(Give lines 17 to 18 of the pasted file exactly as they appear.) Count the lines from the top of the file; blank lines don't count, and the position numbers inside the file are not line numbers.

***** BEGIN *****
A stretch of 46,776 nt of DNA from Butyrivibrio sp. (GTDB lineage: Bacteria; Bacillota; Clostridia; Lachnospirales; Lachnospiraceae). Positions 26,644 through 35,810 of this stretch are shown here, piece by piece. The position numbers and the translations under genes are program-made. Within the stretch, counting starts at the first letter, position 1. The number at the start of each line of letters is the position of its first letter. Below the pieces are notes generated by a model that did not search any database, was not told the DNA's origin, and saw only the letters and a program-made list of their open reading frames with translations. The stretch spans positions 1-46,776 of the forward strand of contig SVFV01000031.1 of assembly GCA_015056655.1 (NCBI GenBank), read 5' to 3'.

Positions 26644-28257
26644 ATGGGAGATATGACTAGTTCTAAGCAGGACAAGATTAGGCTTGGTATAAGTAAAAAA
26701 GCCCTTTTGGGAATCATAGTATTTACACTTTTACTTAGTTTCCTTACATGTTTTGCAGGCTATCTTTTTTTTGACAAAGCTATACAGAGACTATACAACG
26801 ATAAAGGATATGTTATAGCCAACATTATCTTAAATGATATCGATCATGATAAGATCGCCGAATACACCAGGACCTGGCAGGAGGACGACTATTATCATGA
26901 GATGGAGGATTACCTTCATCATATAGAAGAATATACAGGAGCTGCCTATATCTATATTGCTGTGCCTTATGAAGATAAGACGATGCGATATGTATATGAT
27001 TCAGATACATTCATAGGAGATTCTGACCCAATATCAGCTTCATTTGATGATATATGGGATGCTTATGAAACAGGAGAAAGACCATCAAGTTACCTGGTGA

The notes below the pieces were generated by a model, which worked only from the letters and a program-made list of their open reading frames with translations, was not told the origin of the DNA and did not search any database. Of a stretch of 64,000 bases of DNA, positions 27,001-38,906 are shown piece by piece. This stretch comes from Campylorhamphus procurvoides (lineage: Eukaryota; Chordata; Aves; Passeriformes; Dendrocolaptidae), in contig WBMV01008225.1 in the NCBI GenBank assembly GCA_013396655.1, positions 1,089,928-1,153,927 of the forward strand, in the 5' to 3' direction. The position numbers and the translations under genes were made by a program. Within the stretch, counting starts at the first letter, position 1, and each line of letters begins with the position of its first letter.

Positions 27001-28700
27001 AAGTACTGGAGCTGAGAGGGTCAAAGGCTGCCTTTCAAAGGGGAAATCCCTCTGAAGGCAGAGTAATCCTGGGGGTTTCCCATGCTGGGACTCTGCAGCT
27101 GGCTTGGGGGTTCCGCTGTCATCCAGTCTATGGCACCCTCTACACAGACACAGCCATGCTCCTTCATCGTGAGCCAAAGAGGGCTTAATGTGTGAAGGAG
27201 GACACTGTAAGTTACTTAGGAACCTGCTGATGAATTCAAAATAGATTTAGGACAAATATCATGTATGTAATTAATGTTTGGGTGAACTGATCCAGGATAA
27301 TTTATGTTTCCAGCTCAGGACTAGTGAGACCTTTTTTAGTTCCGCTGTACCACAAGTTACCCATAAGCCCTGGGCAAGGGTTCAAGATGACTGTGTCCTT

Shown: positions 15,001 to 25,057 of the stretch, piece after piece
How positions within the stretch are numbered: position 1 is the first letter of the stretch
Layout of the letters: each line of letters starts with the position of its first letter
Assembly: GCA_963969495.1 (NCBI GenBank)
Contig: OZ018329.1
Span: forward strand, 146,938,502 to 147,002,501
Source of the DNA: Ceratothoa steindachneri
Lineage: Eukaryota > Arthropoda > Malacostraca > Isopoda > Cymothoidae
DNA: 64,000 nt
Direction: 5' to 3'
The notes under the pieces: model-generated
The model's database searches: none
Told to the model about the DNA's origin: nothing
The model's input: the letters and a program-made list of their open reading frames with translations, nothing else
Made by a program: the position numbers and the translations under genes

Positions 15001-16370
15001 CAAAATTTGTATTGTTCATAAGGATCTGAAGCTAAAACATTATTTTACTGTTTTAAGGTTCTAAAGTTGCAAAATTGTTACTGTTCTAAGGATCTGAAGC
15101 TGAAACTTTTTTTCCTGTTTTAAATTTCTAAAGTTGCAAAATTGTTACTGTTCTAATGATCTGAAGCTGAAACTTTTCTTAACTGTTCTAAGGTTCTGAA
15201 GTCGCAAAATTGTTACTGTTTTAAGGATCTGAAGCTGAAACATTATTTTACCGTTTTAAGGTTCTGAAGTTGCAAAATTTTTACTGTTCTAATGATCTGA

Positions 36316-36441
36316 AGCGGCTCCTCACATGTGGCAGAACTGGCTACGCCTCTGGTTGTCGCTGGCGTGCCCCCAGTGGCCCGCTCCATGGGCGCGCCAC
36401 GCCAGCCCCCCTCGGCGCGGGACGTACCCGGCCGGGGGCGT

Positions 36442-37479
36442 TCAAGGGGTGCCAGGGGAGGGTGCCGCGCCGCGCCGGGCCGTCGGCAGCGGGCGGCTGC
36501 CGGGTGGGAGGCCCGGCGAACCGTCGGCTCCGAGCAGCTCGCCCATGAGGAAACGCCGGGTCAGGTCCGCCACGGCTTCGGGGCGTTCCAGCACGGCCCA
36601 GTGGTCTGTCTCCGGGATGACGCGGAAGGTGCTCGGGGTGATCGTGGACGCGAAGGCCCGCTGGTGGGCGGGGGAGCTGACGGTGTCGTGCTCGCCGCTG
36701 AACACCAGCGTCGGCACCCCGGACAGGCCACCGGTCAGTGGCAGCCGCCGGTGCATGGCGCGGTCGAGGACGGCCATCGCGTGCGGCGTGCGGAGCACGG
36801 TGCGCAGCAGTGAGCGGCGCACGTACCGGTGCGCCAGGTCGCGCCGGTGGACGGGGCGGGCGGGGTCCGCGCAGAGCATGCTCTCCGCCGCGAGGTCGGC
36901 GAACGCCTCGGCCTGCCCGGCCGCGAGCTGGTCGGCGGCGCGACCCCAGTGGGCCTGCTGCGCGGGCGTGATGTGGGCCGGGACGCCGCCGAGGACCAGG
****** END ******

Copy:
Assembly: GCA_963969495.1 (NCBI GenBank)
Contig: OZ018329.1